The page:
London Trauma Conference #LTC2015 – Day Two

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Hello again from the London Trauma Conference!

If you haven’t listened to the day one podcast yet, catch up here.

We’ve managed to catch up with a couple more speakers for an in-depth chat about their talk topics at the conference and we’ll be bringing you those podcasts over the next couple of weeks – and we are really grateful to those who gave their time to chat to us so we could ask those important probing questions and bring some of their wisdom to you.

So, what happened on Day Two?

The day kicked off with Conor Deasy talking about trauma team performance, bringing some cutting-edge concepts from technology to improve performance in the resus room and some wider tips on using in-situ sim to explore and enhance team behaviours (more from him in an upcoming podcast).

Next up, Prof Wolfgang Voelckel tackled decision-making in trauma, reminding us that emotions can challenge our ability to make good decisions. ED decisions, unlike ideal methodical decision-making, are often fast and emotional. The answer? Prioritise, make trade-offs, improve as you go.

Next up, our very own Simon Carley challenged clinical judgement (yes, he talked about gestalt too) with an excellent adapted version of his recent talk from the RCEM conference – have a read of his thoughts here.

The later morning featured the paediatric trauma session, chaired by Ross Fisher who spoke first on the challenges of paediatric trauma and led us to the conclusion that children should be looked after wherever the best care could be delivered, with a  challenge to work on increasing the number of people who can actually deliver the best care.

He was followed by paediatric radiologist, Caren Landes, who took us neatly through the recent RCR guidelines for imaging in paediatric trauma, and Kirsti Soanes, an EM nurse, who shared her experiences of the importance and challenges of parental (and carer) presence in the resus room; messages applicable far beyond major trauma presentations.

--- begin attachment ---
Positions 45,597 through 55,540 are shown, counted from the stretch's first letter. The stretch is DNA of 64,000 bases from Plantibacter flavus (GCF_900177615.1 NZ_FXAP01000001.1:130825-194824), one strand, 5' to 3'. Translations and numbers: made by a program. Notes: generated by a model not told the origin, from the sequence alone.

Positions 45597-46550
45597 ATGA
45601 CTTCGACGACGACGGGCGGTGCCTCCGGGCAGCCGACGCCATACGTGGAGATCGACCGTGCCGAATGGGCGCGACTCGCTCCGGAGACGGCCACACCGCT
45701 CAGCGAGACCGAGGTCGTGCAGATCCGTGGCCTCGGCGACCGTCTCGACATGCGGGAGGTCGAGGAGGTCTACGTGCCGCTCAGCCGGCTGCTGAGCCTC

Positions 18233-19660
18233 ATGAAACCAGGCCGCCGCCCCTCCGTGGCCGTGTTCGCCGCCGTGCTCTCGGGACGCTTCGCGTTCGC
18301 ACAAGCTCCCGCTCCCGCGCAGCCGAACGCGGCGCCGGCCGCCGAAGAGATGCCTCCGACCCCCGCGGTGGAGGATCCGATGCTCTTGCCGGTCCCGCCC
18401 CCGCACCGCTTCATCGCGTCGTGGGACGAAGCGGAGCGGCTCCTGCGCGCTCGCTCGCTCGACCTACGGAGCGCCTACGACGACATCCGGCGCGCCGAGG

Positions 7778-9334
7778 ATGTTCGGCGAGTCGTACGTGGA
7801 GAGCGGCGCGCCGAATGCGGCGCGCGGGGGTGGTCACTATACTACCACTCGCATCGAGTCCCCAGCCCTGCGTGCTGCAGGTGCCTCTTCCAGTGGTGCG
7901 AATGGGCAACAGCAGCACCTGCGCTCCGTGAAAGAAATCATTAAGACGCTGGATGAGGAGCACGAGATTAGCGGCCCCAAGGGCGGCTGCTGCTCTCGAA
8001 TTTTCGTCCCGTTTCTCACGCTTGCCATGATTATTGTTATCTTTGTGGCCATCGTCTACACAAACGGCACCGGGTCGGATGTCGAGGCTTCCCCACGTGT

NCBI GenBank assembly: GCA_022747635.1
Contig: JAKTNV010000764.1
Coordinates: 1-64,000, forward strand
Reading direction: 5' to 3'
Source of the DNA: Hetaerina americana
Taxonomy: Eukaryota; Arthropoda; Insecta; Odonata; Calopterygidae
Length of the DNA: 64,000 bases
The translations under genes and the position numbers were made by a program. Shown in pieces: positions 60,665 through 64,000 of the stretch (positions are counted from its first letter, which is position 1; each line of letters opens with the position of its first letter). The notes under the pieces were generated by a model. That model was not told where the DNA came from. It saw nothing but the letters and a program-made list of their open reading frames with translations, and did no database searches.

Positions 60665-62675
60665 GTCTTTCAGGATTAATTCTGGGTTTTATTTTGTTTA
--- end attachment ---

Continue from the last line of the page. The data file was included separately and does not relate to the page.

Then I talked about paediatric trauma, trying to answer whether children are just small adults. I’ll put my talk into a separate blog post and maybe a podcast but (spoiler alert!) the answer is YES… and also, NO :-).

After lunch, we welcomed back Jeffry Upperman who took us through lessons learned from recent US major incidents. I particularly liked the “THREAT” acronym for immediate response to terrorist threats; Threat suppression, Haemorrhage control, Rapid Extrication, Transport to definitive care.

Immediately afterwards, Prof Carli (no, not Simon – the co-author of this open-access Lancet paper) explained the intricacies of the French response to recent terrorist attacks with very moving reflections including the loss of a healthcare colleague, Stella, a GP. He urges us to think about what will happen tomorrow – sadly, the Paris attacks and other recent events are likely just the beginning. We have time to prepare ourselves and our departments right now and it’s important that we do that. You can hear more about the Paris attacks and the immediate ED responses here.

The talk was moving and sobering, for a variety of reasons, including the possibility of dealing with our own grief alongside our clinical practice, something Liz and Iain talked about on the podcast not too long ago.

In the later sessions of the day we split to increase our coverage; Simon and I went to the paediatric trauma breakout session, where Ffion Davies provided some terrifying detail on non-accidental injury; these patients are, in the majority, under a year old (the median age was 3.6months) and often present in ways other than major trauma – as the infant who isn’t feeding, or just isn’t right.

Whether we are accurately capturing trauma data about this cohort, who may be diagnosed sometime later, is really unclear but what is clear is that we have to consider non-accidental injury for all the children we see, especially the under-one-year-olds. Ffion was followed by Ross Fisher who, in his second talk of the day, explored the evolving role of the paediatric surgeon within the paediatric trauma team.

Iain, meanwhile, went to the mass casualty panel talk, where a team with a frightening amount of field experience described how they have dealt with some of these frankly horrifying events. I am sure the panel session will have delegates dusting off their major incident protocols for a refresher.

We rejoined the main session in time to catch Jan Jansen on neck trauma – yes, the actual neck, not the cervical spine – if the patient is exsanguinating, take them to theatre, if it’s superficial (just a scratch) don’t do anything, for everyone else CT angiogram seemed to be a fair summary of the management of penetrating neck trauma according to his talk.

The day closed with some quick fire talks on barriers to trauma care (Conor Deasy – podcast coming!), blind manipulation of spinal injuries (Mark Wilson – NOT RECOMMENDED was Mark’s take-home message), tranexamic acid (Karim Brohi with a substantially less sarcastic version of his talk from smaccUS) and heparins in trauma (Jan Jansen).

Thanks for joining us for the conference, keep an eye out for more podcasts soon!

Nat MayIain Beardsell and Simon Carley

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